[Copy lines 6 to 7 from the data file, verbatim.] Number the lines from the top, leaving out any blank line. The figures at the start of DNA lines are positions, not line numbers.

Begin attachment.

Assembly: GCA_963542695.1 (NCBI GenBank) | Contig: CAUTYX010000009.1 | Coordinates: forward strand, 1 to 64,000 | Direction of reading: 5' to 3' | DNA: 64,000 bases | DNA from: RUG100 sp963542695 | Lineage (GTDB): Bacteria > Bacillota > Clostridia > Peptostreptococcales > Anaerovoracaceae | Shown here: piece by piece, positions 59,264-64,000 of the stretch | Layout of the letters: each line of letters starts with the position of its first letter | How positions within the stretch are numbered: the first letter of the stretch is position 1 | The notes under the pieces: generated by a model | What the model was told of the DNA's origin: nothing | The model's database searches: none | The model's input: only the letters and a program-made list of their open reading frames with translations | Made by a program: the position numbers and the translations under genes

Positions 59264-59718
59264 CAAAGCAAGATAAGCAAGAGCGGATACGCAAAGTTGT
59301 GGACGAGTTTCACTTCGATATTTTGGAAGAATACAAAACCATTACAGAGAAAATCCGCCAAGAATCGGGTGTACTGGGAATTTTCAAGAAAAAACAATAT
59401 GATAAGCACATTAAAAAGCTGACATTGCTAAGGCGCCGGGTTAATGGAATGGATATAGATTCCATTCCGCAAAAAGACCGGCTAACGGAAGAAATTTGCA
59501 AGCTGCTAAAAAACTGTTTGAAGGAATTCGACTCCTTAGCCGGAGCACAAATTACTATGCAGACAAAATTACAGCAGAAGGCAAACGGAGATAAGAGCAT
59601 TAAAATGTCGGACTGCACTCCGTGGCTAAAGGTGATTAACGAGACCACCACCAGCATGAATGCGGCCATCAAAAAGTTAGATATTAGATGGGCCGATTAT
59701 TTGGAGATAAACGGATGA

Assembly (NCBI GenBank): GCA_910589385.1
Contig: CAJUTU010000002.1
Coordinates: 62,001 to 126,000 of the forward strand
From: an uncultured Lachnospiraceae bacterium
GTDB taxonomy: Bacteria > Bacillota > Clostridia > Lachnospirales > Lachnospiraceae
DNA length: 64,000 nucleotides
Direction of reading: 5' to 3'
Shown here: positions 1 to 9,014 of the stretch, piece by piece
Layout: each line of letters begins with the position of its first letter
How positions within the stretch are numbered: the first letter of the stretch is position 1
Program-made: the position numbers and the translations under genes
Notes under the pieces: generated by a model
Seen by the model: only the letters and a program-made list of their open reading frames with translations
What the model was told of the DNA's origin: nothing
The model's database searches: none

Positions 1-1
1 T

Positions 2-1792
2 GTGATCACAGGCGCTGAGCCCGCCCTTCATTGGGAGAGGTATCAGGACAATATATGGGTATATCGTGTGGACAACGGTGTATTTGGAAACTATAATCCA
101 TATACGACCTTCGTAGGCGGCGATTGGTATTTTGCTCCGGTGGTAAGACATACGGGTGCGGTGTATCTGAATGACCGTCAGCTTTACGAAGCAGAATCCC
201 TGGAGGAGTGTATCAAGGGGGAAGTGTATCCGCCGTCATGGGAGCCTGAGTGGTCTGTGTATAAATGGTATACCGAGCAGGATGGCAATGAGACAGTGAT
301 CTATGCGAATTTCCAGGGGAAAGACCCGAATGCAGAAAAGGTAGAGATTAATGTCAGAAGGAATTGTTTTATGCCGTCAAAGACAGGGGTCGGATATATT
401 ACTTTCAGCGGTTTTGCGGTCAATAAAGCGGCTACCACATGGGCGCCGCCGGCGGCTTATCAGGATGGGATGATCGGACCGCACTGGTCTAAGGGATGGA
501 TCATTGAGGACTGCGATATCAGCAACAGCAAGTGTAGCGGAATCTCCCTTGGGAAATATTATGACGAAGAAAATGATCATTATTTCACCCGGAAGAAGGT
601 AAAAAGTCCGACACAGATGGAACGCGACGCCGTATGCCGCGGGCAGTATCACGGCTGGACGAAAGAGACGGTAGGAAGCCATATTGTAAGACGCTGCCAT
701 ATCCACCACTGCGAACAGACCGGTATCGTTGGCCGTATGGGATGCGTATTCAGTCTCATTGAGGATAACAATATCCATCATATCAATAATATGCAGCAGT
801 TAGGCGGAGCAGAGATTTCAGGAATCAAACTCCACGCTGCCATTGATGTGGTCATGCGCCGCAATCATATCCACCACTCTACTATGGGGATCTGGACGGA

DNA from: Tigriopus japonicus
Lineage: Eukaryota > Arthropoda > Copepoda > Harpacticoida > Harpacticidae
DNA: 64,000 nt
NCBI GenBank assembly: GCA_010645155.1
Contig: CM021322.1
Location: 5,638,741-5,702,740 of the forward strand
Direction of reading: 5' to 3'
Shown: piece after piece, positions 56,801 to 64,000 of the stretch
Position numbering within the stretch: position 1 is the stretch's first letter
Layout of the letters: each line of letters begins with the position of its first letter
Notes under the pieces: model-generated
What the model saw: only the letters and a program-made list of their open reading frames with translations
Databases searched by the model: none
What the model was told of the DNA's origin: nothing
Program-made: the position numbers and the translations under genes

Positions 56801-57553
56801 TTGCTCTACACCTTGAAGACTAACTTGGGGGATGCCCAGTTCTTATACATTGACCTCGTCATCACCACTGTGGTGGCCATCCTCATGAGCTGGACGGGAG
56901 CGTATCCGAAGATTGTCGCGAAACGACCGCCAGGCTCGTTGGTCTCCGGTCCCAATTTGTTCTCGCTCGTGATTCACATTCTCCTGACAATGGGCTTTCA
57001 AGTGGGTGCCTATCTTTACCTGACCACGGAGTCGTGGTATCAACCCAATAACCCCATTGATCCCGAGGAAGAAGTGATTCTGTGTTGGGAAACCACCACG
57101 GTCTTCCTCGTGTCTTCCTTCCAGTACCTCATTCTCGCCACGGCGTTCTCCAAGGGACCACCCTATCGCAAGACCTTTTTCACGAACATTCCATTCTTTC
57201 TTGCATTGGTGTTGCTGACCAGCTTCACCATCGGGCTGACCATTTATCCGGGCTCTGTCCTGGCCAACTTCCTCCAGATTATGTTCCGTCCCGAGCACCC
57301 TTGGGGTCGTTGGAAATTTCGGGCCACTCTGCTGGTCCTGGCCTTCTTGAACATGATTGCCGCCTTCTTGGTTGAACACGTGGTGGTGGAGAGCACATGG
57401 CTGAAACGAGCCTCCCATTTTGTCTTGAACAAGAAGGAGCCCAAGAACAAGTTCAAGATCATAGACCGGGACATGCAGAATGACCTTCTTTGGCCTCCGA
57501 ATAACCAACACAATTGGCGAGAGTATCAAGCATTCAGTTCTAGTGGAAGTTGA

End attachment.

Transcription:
59501 AGCTGCTAAAAAACTGTTTGAAGGAATTCGACTCCTTAGCCGGAGCACAAATTACTATGCAGACAAAATTACAGCAGAAGGCAAACGGAGATAAGAGCAT
59601 TAAAATGTCGGACTGCACTCCGTGGCTAAAGGTGATTAACGAGACCACCACCAGCATGAATGCGGCCATCAAAAAGTTAGATATTAGATGGGCCGATTAT